The role of histone locus body (HLB) assembly and the cell cycle in histone mRNA biosynthesis Public Deposited

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  • March 20, 2019
Creator
  • Terzo, Esteban
    • Affiliation: School of Medicine, Curriculum in Genetics and Molecular Biology
Abstract
  • The compartmentalization of nuclear processes such as transcription and histone mRNA biosynthesis into discrete territories is essential for orchestrating diverse gene expression programs. Genomes organize structures called nuclear bodies (NBs) that concentrate factors (proteins and RNA) required for gene expression regulation. The levels of NB components fluctuate continuously in response to diverse physiological inputs. Therefore, gaining insight into how NBs assemble and function is essential for understanding their contribution to genome function. We used the Drosophila histone locus body (HLB) to ask how HLB assembly and function contribute to replication-dependent histone gene expression. HLBs form at the histone locus and concentrate factors required for histone mRNA biosynthesis. In addition, CycE/Cdk2 is known to be required for cell cycle-dependent histone mRNA biosynthesis. We previously demonstrated that the Multi Sex Combs (Mxc) protein is required for HLB assembly and efficient histone mRNA biosynthesis and is also phosphorylated by CycE/Cdk2. However, the role that Mxc and its CycE/Cdk2-dependent phosphorylation play in HLB assembly and histone gene expression was not known. We explored the molecular mechanism by which Mxc assembles an HLB and contributes to histone gene expression, by combining biochemical assays, microscopy, and live imaging. We show that Mxc is a multivalent protein that plays an essential role in HLB assembly. We demonstrate that Mxc self-interacts, via the N-terminal LisH and the novel SIF domains, which is crucial for its accumulation at the histone locus. A region between amino acids 721 and 1481 is essential for HLB assembly independent of the LisH and SIF domains. The last 195 amino acids of Mxc are required for the recruitment of FLASH, a histone pre-mRNA processing factor, to the HLB. In addition, preliminary data suggest that Mxc harbors multiple CycE/Cdk2 phosphoepitopes required for HLB assembly. Combining the present work with our previous findings, we propose that Mxc is capable of forming a three-dimensional scaffold, the HLB, by employing multiple domains, and presumably multiple CycE/Cdk2 phosphoepitopes, to accumulate at the histone locus and to concentrate the required histone mRNA biosynthetic components to assemble a mature HLB that promotes and maintains histone gene expression throughout S phase.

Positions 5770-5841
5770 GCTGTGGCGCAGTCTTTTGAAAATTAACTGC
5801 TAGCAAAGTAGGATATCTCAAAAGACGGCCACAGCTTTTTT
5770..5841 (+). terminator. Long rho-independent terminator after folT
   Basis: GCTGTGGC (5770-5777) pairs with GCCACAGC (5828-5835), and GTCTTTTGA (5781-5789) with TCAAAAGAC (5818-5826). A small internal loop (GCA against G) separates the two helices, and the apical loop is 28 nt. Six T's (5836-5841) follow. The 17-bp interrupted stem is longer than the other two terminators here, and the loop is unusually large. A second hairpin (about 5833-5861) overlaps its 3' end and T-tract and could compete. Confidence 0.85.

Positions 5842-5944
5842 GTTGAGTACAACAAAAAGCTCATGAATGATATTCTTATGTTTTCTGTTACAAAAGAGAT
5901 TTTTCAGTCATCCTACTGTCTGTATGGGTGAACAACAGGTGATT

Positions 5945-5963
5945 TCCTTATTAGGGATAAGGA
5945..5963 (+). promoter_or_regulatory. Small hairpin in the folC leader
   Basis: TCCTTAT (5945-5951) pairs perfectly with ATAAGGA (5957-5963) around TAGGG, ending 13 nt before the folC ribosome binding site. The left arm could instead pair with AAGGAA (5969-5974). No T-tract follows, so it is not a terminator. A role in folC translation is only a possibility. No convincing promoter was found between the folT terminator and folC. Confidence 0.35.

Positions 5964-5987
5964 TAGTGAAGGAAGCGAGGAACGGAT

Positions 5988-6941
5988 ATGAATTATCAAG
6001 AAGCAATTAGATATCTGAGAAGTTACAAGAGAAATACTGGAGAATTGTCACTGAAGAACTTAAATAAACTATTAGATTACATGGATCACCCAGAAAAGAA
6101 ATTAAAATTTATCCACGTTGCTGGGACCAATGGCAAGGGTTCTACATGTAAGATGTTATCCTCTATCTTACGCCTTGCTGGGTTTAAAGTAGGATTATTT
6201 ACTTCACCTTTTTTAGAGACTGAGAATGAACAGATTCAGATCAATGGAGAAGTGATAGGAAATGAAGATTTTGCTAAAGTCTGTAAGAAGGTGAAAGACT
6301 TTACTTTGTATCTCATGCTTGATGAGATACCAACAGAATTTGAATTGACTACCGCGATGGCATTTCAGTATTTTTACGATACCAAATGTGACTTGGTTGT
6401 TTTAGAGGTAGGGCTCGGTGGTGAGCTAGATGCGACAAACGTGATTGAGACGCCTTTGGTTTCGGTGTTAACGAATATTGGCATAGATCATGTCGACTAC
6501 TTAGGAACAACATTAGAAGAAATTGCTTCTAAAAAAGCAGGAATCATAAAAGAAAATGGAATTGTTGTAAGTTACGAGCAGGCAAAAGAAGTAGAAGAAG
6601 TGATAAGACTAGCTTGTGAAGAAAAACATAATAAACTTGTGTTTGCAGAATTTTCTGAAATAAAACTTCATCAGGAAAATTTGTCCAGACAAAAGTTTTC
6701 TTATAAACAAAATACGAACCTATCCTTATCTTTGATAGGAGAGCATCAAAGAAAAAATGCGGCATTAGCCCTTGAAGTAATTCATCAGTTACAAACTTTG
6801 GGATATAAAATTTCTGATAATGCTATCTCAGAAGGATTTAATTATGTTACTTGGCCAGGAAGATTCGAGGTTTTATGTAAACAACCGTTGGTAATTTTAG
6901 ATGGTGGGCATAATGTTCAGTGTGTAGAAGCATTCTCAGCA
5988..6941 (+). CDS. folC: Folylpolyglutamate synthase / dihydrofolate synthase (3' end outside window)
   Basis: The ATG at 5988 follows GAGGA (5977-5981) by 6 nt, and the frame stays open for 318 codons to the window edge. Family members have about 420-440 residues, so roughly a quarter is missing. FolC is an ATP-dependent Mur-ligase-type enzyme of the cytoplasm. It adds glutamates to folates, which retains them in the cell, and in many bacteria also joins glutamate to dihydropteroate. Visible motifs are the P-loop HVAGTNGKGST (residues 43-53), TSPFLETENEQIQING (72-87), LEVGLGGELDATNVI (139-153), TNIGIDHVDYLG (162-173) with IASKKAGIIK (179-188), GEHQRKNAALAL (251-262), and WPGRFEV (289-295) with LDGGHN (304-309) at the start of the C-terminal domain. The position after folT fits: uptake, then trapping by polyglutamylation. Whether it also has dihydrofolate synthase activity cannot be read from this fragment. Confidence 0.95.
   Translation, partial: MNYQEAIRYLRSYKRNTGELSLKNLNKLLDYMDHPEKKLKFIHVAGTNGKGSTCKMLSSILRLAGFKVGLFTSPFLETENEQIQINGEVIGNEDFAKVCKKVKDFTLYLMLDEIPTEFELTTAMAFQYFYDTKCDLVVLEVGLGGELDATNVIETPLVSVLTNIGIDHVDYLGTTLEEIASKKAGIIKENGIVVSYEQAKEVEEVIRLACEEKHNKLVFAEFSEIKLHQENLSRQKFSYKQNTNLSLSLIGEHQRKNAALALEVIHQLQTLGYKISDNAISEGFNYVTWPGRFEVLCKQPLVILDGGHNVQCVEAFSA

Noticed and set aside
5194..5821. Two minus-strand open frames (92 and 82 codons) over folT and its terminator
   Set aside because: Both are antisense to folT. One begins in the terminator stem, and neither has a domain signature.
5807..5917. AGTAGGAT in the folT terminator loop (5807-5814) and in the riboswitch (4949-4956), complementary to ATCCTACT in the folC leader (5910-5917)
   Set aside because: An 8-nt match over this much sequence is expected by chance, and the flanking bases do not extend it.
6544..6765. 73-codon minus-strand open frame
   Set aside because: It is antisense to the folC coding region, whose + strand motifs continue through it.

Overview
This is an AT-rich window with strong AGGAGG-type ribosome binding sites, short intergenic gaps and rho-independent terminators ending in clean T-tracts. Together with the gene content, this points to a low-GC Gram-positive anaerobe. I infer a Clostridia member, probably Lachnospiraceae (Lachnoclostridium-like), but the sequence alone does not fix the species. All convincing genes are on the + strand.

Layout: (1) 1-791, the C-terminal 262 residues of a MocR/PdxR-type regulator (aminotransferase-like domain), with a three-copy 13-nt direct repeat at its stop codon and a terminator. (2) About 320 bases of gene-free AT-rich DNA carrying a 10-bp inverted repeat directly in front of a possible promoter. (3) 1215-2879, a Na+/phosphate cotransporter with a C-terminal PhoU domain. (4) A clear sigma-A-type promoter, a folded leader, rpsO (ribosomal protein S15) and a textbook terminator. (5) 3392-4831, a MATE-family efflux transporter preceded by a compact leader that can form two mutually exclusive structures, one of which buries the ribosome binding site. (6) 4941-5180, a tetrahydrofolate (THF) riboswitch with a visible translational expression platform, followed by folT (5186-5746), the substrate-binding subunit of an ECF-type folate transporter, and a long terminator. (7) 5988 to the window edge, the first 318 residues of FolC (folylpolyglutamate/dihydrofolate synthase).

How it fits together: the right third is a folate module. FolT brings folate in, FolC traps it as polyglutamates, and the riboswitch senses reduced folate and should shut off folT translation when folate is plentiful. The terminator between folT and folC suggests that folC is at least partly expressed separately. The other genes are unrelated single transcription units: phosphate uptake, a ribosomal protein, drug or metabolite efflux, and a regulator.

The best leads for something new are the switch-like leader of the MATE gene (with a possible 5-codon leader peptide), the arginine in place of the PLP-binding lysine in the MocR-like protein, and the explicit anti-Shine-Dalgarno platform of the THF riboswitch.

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  • In Copyright
Advisor
  • Sekelsky, Jeff
  • Cook, Jean
  • Marzluff, Bill
  • Matera, Gregory
  • Duronio, Robert
Degree
  • Doctor of Philosophy
Degree granting institution
  • University of North Carolina at Chapel Hill Graduate School
Graduation year
  • 2016
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